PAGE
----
And one thing is certain: The United States military needs bases it can use without walking into the minefield of regional politics. If radical regimes like those in Syria and Iran are more emboldened than ever in the wake of recent American setbacks, new bases in Kurdistan may prove their worth very quickly.
In the mid-1970s, the United States quietly armed and funded a Kurdish insurgency against Saddam Hussein. This was before America’s notorious—and bogus—alliance with Iraq during that country’s war against the Islamic Republic of Iran.
Although the Iran-Iraq war broke out just after the 1979 revolution that forced Shah Muhammad Reza Pahlavi into exile and brought Ayatollah Khomeini to power, hostilities had long been brewing: The shah, an American client-state dictator, was no more enamored of Saddam than the Islamic Republic would prove to be. So the United States and the shah were all too happy to back Iraq’s Kurds in their fight against Baghdad. When the shah signed a peace treaty with Saddam, however, American aid to the Kurds was cut off without warning. The Kurds were left stranded, cruelly exposed to Saddam’s murderous retaliation.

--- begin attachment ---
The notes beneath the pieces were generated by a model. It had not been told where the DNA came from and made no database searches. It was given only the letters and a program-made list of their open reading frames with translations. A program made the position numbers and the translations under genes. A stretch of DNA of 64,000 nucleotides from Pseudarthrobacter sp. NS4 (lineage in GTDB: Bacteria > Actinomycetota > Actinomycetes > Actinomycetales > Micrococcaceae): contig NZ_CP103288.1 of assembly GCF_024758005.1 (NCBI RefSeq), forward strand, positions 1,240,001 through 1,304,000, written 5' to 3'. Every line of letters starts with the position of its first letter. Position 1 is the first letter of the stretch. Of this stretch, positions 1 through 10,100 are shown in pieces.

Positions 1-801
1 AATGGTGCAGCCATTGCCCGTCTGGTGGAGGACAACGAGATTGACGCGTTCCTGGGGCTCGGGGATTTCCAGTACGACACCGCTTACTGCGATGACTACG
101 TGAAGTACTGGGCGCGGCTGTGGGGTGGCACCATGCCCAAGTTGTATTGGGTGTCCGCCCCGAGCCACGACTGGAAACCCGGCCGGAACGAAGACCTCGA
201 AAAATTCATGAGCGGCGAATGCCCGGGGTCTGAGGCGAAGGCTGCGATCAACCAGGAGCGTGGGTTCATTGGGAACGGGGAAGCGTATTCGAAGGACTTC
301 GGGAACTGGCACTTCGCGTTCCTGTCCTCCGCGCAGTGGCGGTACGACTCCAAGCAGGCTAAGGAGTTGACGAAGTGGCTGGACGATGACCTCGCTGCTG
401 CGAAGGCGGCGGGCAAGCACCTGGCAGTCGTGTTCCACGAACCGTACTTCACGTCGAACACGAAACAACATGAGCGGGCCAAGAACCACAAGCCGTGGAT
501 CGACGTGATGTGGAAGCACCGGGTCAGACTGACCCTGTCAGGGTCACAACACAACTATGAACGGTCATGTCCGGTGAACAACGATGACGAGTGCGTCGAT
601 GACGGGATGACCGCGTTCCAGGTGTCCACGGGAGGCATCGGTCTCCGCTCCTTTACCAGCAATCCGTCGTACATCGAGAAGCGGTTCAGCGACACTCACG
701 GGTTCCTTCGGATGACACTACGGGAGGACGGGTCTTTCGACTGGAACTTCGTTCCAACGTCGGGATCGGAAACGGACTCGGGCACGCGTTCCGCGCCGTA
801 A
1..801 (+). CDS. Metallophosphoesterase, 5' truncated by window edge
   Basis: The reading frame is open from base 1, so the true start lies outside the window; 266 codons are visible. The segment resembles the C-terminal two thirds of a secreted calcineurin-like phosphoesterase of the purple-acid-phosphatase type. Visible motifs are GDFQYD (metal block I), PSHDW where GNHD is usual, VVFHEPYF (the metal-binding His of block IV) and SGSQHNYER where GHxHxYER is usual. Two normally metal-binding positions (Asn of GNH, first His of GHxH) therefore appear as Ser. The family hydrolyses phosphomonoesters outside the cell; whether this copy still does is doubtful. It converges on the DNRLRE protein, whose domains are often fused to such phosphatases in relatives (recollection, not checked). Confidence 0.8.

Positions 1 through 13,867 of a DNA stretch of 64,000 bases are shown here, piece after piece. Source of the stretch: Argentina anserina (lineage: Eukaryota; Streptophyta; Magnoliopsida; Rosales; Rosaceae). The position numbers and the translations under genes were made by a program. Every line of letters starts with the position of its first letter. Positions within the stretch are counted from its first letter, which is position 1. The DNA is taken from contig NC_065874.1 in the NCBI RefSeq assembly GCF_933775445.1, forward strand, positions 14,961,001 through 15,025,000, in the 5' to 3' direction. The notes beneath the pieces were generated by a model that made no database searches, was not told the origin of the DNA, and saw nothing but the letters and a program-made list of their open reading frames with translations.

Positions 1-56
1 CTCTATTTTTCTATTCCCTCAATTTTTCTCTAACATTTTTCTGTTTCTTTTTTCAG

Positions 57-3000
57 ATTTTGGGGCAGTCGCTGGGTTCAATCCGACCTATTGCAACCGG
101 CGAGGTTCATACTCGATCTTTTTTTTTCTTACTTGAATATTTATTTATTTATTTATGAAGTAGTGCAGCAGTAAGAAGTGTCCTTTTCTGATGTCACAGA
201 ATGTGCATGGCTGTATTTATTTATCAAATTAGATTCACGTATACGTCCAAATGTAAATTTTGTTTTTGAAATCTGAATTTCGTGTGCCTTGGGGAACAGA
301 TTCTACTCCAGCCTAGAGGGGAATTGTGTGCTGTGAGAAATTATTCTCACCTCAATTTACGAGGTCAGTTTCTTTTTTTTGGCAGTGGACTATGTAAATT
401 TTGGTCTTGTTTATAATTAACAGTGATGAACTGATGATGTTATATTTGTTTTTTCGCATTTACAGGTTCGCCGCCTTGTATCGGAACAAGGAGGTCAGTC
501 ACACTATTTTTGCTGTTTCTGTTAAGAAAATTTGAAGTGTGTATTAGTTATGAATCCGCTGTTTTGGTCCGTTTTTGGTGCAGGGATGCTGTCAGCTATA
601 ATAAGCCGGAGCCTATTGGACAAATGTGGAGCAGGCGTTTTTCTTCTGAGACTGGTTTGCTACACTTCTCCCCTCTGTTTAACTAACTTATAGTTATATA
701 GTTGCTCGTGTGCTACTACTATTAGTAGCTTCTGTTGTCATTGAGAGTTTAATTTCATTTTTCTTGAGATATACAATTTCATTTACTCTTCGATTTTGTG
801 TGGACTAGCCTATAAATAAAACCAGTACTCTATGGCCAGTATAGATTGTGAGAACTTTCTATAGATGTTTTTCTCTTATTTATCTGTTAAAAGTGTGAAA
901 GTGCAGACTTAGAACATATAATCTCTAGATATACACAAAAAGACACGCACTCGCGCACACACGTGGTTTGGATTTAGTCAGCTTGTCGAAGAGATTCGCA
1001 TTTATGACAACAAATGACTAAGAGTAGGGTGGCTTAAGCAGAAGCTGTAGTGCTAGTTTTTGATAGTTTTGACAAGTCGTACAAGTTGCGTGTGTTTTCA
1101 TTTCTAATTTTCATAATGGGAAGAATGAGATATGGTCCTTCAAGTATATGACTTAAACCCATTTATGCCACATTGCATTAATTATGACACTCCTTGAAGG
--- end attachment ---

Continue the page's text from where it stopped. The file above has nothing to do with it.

Between 150,000 and 300,000 Kurdish civilians were forced to flee to Iran. Some sought asylum in the United States, but Washington refused to grant them refugee status: “Covert action,” said then-secretary of state Henry Kissinger, “should not be confused with missionary work.” Indeed, Washington refused even to provide humanitarian assistance to the people Congressman Otis Pike admitted were used as mere “tools.”